If you already have adverse pathology, it's in grade group three are higher, you don't need genomic testing. And if you have cribriform or intraductal, we know those are bad. You don't need genomic testing. The sweet spot for genomic testing is here. It's when you have multiple cores of Gleason [inaudible] cancer or low-volume Gleasons 3 + 4 cancer, because the genomics testing has revealed many of those are safe for active surveillance. And the common scenario now is someone with a PI-RADS 4 lesion on MRI has multiple cores of tissue taken from that lesion, and it's all grade six. And the MRI doesn't tell you anything about whether or not that cancer needs to be treated, but gene expression profiling will. So that's the sweet spot for genomic testing. And so if you're going to adopt them, think about the specific clinical scenarios where genomic testing has added clinical value and use them in that circumstance. And if patients have a high score, they're probably not a good candidate for surveillance. And if they have a low score, it's just one additional piece of evidence that it's safe for them to start on surveillance.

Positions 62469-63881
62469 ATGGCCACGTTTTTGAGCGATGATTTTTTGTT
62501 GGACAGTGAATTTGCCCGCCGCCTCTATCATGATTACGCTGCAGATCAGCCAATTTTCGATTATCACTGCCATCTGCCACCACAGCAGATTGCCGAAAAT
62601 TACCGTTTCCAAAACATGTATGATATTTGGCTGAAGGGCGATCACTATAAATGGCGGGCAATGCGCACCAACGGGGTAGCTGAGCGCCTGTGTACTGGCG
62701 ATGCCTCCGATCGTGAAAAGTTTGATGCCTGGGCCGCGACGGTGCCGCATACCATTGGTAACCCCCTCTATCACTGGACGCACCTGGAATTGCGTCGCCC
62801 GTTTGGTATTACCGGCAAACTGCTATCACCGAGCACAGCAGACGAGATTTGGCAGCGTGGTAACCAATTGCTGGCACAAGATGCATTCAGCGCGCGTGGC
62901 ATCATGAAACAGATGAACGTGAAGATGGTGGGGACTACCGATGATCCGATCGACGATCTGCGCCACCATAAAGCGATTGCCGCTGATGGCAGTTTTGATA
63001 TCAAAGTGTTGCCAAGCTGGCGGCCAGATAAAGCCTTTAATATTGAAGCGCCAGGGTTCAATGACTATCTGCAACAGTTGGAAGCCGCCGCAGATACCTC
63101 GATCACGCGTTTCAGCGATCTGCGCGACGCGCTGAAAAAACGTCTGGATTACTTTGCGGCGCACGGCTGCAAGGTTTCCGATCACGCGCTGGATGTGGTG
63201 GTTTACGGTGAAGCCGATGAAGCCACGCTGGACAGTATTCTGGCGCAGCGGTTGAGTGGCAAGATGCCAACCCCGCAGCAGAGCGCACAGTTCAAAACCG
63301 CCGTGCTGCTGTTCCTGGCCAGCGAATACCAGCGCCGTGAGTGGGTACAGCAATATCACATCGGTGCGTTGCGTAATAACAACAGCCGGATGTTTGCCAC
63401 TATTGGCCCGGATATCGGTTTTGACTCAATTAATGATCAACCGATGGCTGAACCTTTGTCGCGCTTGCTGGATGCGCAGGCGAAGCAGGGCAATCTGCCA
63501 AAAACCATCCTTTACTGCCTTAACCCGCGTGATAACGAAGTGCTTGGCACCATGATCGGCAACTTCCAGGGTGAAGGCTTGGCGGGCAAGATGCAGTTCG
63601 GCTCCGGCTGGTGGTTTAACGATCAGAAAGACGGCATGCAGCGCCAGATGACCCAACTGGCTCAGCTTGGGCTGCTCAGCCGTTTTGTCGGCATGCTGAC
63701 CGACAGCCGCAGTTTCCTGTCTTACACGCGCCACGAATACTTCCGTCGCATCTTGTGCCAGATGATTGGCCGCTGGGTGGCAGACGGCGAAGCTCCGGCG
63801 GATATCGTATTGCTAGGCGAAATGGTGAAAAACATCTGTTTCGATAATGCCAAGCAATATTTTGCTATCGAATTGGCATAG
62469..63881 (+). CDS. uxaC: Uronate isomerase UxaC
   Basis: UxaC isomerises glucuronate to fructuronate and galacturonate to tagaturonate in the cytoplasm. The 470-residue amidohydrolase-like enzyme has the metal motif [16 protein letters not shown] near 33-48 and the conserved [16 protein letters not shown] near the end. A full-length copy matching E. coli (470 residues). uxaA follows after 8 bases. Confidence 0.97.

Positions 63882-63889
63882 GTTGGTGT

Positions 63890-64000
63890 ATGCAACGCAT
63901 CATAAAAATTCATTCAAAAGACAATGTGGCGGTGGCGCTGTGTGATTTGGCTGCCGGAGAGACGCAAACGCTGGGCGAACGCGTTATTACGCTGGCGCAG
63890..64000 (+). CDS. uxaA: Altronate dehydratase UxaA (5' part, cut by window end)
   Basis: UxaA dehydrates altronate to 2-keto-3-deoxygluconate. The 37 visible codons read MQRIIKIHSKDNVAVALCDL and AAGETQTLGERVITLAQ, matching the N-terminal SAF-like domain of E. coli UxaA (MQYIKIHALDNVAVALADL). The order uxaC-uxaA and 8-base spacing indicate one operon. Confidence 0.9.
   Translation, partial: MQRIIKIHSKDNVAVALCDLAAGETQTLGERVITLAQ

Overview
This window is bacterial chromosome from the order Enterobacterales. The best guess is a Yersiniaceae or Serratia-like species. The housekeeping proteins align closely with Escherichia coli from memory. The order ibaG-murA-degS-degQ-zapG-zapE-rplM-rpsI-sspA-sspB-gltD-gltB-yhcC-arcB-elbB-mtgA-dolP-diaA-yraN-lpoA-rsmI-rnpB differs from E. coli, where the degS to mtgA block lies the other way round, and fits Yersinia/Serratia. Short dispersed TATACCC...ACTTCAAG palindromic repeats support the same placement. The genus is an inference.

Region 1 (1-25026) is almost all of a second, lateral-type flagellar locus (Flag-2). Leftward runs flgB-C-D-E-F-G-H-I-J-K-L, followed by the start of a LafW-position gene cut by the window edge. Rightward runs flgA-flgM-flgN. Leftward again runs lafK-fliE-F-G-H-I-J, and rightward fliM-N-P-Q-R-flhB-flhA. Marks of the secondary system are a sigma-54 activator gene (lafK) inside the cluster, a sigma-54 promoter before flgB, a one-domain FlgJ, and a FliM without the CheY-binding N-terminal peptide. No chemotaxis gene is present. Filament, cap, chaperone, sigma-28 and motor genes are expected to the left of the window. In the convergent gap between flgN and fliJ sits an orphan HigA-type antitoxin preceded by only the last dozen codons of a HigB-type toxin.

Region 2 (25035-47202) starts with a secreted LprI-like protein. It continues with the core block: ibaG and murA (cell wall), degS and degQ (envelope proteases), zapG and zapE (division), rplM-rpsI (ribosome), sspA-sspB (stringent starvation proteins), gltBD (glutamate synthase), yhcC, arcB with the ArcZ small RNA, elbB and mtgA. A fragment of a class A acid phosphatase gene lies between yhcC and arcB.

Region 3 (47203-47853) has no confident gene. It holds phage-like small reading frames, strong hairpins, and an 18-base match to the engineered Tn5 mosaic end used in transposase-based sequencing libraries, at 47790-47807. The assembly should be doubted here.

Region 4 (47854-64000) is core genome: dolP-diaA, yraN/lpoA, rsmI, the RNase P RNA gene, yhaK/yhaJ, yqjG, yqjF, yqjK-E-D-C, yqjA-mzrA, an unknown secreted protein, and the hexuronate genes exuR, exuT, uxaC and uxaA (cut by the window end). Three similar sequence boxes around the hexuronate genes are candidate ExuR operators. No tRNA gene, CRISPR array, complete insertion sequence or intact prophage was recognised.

Alicia Morgans: I think that's a great way to think about it. So as you have it labeled here, the less useful time for histology is really that high-volume Gleason grade 1 or the low-volume Gleason grade 2, to really kind of sort things out. And it's interesting, as we think about risk stratification, as we're specifically biopsying lesions that we see on MRI and we have our risk profiles around the numbers of cores positive, that doesn't really help me if most of the cores are specifically taken from the MRI lesion-